The United States’ three largest trading partners—China, the European Union (EU), and NAFTA (Canada and Mexico)—have implemented tariffs on over $120 billion of U.S. exports.This short analysis reviews the exposure local communities have to these trade policy changes. It draws on the Export Monitor, a unique dataset developed as part of the Global Cities Initiative, to estimate which local and regional economies rely the most on export industries targeted by retaliatory tariffs. Of course, the U.S.-imposed tariffs on imports also affect cities, regions, and states—as well as the firms, workers, and consumers within them.China, the EU, and the NAFTA countries have now implemented tariffs on about $121 billion worth of U.S. exports. While that number has grown rapidly over the past several months, it still only represents about 6.1 percent of the $2 trillion in total U.S. goods and services exports in 2017. Our analysis indicates China’s retaliatory stance is strongest, accounting for $101.4 billion of the U.S. exports implicated by tariffs. We also estimate $12.8 billion of U.S. exports under Canadian tariffs, $3.5 billion under Mexican tariffs, and $3.3 billion under EU tariffs.Nationally, the tariffs touch about 6.1 percent of exports. But there is significant local variation across the 962 metropolitan areas, micropolitan areas, and rural geographies in our Export Monitor database, from a low of 0.3 percent of exports and 0.2 percent of export-supported jobs in Los Alamos, N.M. to a high of 26.1 percent of exports and 24.1 percent of export-supported jobs in Blytheville, Ark.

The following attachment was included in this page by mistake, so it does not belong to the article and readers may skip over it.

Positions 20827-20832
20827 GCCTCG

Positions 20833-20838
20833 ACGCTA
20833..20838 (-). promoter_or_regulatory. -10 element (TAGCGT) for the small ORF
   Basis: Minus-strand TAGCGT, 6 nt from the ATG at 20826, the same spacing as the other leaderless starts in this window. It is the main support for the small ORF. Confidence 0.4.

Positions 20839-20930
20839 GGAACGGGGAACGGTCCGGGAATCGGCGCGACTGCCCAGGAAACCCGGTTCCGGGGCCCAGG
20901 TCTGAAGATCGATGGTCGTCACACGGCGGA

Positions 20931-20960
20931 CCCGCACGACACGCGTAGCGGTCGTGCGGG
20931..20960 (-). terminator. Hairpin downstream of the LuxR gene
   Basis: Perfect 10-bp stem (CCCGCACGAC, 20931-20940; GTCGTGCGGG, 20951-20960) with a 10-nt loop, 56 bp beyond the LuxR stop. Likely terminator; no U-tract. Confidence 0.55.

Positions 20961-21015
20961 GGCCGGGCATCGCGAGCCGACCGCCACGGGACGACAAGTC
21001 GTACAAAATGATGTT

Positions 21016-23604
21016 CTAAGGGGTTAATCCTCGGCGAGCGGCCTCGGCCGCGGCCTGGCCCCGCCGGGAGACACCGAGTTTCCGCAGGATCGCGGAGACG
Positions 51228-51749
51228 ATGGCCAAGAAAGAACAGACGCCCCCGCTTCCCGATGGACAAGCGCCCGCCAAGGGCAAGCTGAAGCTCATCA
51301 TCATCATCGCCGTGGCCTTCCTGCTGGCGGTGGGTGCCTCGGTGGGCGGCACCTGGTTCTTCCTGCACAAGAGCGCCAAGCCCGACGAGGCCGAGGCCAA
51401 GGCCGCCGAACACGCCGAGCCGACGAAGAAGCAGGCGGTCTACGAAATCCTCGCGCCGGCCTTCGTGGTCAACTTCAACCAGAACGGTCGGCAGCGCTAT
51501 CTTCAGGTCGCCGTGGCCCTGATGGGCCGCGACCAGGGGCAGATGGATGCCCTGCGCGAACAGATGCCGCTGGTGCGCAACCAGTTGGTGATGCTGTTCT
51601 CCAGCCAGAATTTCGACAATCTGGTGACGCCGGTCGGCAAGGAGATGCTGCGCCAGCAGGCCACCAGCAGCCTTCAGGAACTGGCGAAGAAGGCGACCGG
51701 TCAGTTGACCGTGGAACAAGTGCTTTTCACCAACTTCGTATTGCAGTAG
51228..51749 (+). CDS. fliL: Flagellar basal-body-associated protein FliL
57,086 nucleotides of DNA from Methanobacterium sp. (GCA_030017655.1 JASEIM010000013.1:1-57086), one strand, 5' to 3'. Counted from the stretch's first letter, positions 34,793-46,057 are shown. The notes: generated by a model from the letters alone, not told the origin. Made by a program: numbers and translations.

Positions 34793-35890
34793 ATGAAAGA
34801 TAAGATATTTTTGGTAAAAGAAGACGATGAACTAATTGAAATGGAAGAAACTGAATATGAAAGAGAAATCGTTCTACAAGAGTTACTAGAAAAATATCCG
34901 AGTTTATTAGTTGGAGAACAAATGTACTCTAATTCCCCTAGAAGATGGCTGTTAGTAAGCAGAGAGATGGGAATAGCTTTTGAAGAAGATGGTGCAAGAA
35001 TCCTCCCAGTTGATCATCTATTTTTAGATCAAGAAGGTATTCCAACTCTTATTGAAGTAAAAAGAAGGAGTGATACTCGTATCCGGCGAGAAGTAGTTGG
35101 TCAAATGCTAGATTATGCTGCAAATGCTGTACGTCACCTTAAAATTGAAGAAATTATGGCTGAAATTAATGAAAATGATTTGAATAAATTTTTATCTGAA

Hundreds of migrant families seeking asylum in the U.S. were released from detention in Arizona this week without warning and without instructions on where to go, how to find relatives or travel to their court hearings. A senior Department of Homeland Security official told NBC News the release is "the start of a dam breaking" as family detention facilities, which now hold thousands of migrants, reach capacity.U.S. Immigration and Customs Enforcement officers are releasing the families from detention en masse without following their usual protocol that ensures immigrants have a means to travel to their court hearing and reunite with potential relatives in the U.S.The adults have ankle monitors to track their whereabouts until their scheduled court date to make their case before a judge for asylum.
Owners of retail food stores permanently disqualified from participation in the Supplemental Nutrition Assistance Program (SNAP) are saddled with serious consequences in addition to the loss of the store’s ability to accept food stamp benefits (EBT). After USDA’s Food & Nutrition Service (FNS) permanently disqualifies a store, the agency promptly searches its SNAP retailer database to determine if the disqualified store’s shareholders have ownership interests in other SNAP-authorized stores. A store whose owner has been permanently disqualified from SNAP based on trafficking activity at another store will soon receive a letter from FNS advising that their SNAP authorization will be withdrawn based on the lack of business integrity of the owner. Owners will also not be able to sell or transfer a permanently disqualified store without being subject to a substantial transfer penalty. The transfer civil money penalty (CMP) imposed by FNS is calculated using a complicated formula and can exceed $113,000 – an amount greater than the CMP that FNS can assess against a store in lieu of permanent disqualification from trafficking.